Matewan Massacre returns to region

For those that may be interested, more of a play group than living historians:

Matewan history comes to life

By Big Jim Charles

Lots of our visitors who come to Southern West Virginia visit the trails in Mingo County and enjoy the town of Matewan. Ironically, before the trails opened up in our area Matewan had been a town that was hard set and many people felt it’s best days were behind it.

Which is sad, considering how world famous Matewan is.

Back in the 1980s, the story of the Matewan Massacre was brought vividly to life in the critically acclaimed John Sayles movie, “Matewan.”

The story of that conflict actually came from a novel called “Union Dues” written by Sayles after he lived and worked in Mingo County during the 70s as a coal miner. Everything in that classic, critically acclaimed movie is told in one chapter of the novel “Union Dues.”

Visitors to Matewan often like to watch the movie. The last time I was at Historic Matewan House they were still playing it on a wide screen in that wonderful establishment.

And many of our visitors who come back early in the spring enjoy the reenactment that takes place in Matewan on the very streets where the real shoot out took place, early in the 20th century.
Now, I have some big news for our visitors.

The reenactment of the legendary Matewan Massacre will be coming to Logan County on St. Patrick’s Day and it is the first time the reenactment has been staged on the stage.

The reenactment will be presented indoors at the Savas-Kostas Theater at Southern West Virginia Community Technical College at the Mount Gay campus in Logan. The Matewan Massacre reenactment will be featured twice at SWVCTC on March 17 at 11 a.m. for local gradeschool students and at 6 p.m. for the public. The events will be free of charge.

The reenactment will also do two performances in the streets of Matewan in May. This will be the most times that the production has been presented in a year one cast member told me recently.
The Matewan Massacre took place in the era of the mine wars when the coal barons who brought in an army of “gun thugs”, private detectives who were in effect a private army working on behalf of the coal barons to keep Union organizers out of the area.

In those tough times, when mine operators found out a worker had joined the union they often sent gun thugs (who had been deputized) to evict miners and their families from mine owned housing. The miners were virtually slaves as they lived like indentured servants thanks to the company stores, and traveling from one community to the next could be extremely difficult in those days, making a mine operator that much more powerful.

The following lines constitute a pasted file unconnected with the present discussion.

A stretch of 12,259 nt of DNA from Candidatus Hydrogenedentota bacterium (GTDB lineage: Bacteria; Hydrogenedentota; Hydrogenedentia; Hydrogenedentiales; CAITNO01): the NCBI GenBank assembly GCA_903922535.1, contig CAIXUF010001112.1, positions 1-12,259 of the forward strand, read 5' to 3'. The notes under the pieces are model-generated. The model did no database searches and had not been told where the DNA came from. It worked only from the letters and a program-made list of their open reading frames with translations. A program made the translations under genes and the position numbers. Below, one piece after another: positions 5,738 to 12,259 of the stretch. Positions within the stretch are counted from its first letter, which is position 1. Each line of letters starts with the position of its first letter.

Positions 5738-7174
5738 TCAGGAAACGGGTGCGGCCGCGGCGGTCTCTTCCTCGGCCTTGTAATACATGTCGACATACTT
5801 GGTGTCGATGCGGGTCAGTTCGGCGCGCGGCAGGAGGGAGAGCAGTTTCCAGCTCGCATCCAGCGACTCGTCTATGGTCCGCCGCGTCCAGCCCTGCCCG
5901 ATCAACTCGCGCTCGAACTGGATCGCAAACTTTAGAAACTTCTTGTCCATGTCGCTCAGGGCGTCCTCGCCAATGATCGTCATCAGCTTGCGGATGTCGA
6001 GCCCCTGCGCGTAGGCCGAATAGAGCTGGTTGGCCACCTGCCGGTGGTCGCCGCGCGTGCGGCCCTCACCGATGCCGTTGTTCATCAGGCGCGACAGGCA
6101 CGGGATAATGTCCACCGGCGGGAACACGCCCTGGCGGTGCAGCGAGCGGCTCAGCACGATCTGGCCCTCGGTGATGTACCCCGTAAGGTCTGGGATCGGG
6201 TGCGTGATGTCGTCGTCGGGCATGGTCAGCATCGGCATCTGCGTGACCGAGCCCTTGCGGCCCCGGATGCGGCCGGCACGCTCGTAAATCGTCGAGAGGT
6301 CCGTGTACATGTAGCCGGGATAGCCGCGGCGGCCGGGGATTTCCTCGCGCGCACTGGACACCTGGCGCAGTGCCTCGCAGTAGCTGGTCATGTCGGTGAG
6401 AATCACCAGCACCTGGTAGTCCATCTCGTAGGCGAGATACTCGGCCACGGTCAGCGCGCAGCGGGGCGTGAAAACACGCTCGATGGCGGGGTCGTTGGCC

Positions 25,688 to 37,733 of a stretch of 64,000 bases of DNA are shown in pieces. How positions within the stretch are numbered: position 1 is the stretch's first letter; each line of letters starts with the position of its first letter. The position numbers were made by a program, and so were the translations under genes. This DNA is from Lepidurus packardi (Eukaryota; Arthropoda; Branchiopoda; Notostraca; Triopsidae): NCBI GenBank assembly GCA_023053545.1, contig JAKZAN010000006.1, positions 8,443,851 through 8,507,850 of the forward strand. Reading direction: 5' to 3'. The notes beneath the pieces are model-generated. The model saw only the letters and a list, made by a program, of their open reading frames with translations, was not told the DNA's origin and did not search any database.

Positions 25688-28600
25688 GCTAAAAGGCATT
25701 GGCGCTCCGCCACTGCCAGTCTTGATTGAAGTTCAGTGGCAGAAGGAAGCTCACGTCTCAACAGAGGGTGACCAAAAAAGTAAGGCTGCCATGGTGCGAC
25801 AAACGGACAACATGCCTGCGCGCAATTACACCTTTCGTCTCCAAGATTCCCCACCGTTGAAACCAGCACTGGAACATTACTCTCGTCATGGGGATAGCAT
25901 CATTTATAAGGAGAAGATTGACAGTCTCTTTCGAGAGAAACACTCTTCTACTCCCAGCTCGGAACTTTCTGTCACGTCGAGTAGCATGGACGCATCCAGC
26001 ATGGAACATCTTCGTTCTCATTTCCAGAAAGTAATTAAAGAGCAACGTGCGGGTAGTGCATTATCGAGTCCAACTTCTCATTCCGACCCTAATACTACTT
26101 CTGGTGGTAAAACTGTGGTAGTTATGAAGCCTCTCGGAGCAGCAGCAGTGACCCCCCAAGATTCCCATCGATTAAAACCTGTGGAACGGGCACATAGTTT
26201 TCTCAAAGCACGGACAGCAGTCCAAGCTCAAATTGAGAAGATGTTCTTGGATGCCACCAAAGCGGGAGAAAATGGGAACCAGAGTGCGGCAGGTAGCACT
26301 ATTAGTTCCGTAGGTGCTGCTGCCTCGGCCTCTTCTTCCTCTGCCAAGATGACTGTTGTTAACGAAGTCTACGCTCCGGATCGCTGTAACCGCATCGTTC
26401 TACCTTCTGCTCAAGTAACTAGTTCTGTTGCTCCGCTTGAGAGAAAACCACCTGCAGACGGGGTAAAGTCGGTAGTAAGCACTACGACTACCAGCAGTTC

A group of miners had formed a tent city in Lick Creek which lead up to the Matewan Massacre. Baldwin-Felts Detectives were ordered to crack down on striking miners. On May 19, 1920, 11 Baldwin-Felts detectives stepped off the train in Matewan and started evicting miners. They were stopped by Matewan Police Chief Sid Hatfield and several townspeople then went to the sheriff in Williamson and got a warrant to arrest the detectives.

The Baldwin-Felts detectives claimed to have a warrant to arrest Sid Hatfield. When the two groups met again sparks erupted and guns were drawn. To this day, nobody knows who fired first, but when when the smoke cleared, three of the miners group, including Mayor Testerman were gunned down in the street. Testerman died later in a hospital in Welch.

Court proceedings followed in Mingo County and Hatfield, Chambers and the miners were declared innocent. The detectives then filed charges in McDowell County. Hatfield and Chambers went to Welch to answer the charges. Right before that, Sid Hatfield married Mayor Testerman’s widow and he was unarmed when he went to the courthouse.

When the men were on the courthouse steps, C.E. Lively and several other detectives opened fire, gunning them down in cold blood. That was the final straw to a series of events that culminated in the unionization of southern West Virginia and lead to the Battle of Blair Mountain.

John Christopher “Chris” Gray portrays Mayor Testerman in the reenactment and Gray has made a study of the life of C.C. Testerman, who came to Matewan, married into a local family and became close friends with Two Gun Sid Hatfield, who actually married Testerman’s widow ten days after the shootout where the mayor was gunned down, supposedly by Baldwin-Felts detectives. But Gray can explain how there is a conspiracy theory behind that one if you stop and talk with him!

For many years, cast members have wanted to present the reenactment on stage indoors and to take it on the road. Now they will, and if you are in Logan during that week, you can get the chance, or if you are in Matewan in May, you will have another chance.

In addition to the presentation of the Matewan Massacre reenactment at Southern’s Savas Kostas Theater on March 17 at 6 p.m. you can see it in the town itself in Matewan on May 14 at 10 a.m. and 3 p.m.

“People from all over the United States come to Matewan to see the reenactment,” Gray told me, explaining that he first heard of the Matewan Massacre as a kid, in regards to the later gunning down of Sid Hatfield and Ed Chambers on the streets of his hometown in Welch at the courthouse steps.

Published in: on March 17, 2011 at 11:28 am  Comments Off on Matewan Massacre returns to region  
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